Writers Spotlight | Emma Bushman

Big, she said. Too big. 

            The water ran cold over my toe. I watched the dark hair, newly sprouted, on the knuckle of my toe move with it. I was, suddenly, embarrassed that I knew how to speak, that I wasn’t just an ape somewhere, howling alone. 

            You ask one thousand questions, Miss Babette laughed. Like an old, trained bird. 

            I held “old,” “trained,” and “bird,” in my head.

            You are, Miss Babette said, then paused. Yes, a bird. 

            I still want a story, I said. 

            Stories are. Not for. Well, yes, Miss Babette said. 

            Please, I said. I heard myself child-like. It was a kind of begging that felt rabid and foaming in my mouth. 

            Yes, of course, Miss Babette balanced her two feet on a rock: statue. Yes, a story. A story is. Yes, let me think. Okay, yes. There is a story I can tell you. It’s about a girl. She lived in. Yes, she lived in a palace. The palace was. Yes, the palace was Versailles, but not Versailles. Just like it. Everywhere there were cushions and pillows. There were ninety rooms. It was a place you could. Yes, you could get lost. The girl had jewels. Jewels were. She had. She was. 

             A princess? I asked.            

 Yes, but no, Miss Babette said, not a princess, but rich. Rich with. All of it. Yes. Love, jewels. She had all of it. The girl grew. She became older. Her family, her lovely parents, called her beautiful. She was. Her hair was like. Yes, her hair was like straw. No, not straw. Not like a peasant. No, her hair was like corn. Yes, wheat and corn. She was. She spent every day lying on her cushions and pillows and dreaming. She became. She was bored. So, she wandered out of the 

palace. She wandered into fields, yes. She met a boy in the fields. He was. Yes, he was like. He was full of. What do you think, Olga?  

            I searched for a word. Water, I said. 

            Yes, he was full of water. He was full. The girl with corn hair, she fell in love. Over her head in love. And the boy was over his head too. They walked. They felt like they shared a mind. Knew each thing that the other was. Yes, the other was thinking.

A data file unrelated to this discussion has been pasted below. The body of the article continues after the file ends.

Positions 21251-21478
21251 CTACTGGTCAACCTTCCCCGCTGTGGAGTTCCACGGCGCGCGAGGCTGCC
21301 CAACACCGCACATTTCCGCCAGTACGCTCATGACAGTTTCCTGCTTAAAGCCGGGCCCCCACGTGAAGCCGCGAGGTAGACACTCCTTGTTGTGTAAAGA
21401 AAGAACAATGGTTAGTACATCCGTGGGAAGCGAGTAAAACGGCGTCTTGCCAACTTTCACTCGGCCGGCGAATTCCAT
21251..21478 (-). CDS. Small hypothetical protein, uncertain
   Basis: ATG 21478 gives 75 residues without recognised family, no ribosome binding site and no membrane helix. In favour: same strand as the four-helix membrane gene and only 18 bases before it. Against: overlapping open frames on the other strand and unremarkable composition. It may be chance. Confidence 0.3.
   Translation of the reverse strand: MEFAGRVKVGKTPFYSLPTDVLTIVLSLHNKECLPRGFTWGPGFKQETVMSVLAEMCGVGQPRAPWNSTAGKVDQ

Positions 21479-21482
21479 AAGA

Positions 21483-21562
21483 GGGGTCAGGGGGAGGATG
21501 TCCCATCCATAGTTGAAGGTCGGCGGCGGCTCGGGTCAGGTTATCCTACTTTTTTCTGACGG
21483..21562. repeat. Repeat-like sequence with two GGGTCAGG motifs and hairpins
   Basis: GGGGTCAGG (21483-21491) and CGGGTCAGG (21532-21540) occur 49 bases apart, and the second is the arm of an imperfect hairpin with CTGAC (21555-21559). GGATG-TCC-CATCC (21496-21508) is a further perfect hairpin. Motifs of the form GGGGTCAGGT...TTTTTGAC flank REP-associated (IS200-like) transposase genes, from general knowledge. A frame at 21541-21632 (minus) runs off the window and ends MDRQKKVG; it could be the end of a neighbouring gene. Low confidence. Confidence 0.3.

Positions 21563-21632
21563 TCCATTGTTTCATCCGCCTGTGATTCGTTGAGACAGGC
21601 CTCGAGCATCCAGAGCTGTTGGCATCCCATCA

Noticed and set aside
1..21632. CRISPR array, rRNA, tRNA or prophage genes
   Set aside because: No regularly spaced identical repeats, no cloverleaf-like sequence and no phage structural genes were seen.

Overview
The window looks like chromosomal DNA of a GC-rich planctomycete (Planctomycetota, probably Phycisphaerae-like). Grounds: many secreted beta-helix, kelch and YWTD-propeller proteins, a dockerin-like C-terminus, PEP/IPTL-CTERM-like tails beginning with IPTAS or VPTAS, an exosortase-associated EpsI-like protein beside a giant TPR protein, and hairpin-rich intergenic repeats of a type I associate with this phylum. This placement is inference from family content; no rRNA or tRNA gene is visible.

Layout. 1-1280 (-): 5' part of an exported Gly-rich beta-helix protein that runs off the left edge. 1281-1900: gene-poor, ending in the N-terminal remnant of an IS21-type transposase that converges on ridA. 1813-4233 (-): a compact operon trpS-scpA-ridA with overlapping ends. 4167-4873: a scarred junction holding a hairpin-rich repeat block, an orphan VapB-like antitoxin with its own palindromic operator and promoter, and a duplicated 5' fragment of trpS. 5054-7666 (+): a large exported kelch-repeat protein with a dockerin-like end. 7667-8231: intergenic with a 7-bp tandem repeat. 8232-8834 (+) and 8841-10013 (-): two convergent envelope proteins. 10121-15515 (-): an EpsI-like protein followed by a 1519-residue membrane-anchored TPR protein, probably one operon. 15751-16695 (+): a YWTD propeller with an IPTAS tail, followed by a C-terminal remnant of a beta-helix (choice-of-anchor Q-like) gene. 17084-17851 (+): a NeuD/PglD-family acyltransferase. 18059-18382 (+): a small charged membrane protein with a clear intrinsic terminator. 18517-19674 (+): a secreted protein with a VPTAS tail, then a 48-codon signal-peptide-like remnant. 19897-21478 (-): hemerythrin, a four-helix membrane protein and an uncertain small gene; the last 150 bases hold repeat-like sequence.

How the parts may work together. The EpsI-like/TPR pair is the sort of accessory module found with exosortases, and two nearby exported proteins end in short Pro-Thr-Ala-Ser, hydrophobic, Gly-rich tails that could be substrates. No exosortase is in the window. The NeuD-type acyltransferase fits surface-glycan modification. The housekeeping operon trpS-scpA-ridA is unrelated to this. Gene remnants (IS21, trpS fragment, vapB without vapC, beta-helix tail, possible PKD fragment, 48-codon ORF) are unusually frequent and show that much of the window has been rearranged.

Miss Babette fingered her cheeks, picked and pulled at her skin. 

            Yes, they loved each other. Much. The girl’s parents. They were not. No, they were not happy. The father spotted the boy and the girl. He watched. Yes, he was. At night, the father and the mother held the girl and told her she could not see him. He was cursed. Yes, the boy was cursed. They told her. Yes, a boy is cursed, they said. She was too beautiful for. If touched, she could become. You see? But the boy and girl were in love. She snuck out to see him. Only in the nighttime. She never slept. She became tired. But all the girl was required to do was lie back on the cushions. The parents were happy. Their girl was not cursed, yes?  

            Yes, I said.             

Yes, Miss Babette said. Yes, the parents were happy. They were. But the girl. She snuck to see the boy. And they kissed. They. One day, she came back to her palace and lay on her cushions. Suddenly, she was sick. Sick, sick. She threw up her breakfast. The parents came to watch her. The mother was. The father was. The girl threw up everything. She threw up her liver, and then her lungs. She threw up stomach, her kidneys. The girl was wailing. She begged. She threw up each organ, one by one, until her body was empty like a balloon, yes. Yes, an emptied balloon. She was just skin. There was nothing, yes. Inside of her. Finally, the girl threw up her heart. Everything smelled like. Her parents wept. Her father shook his fist. The curse. The girl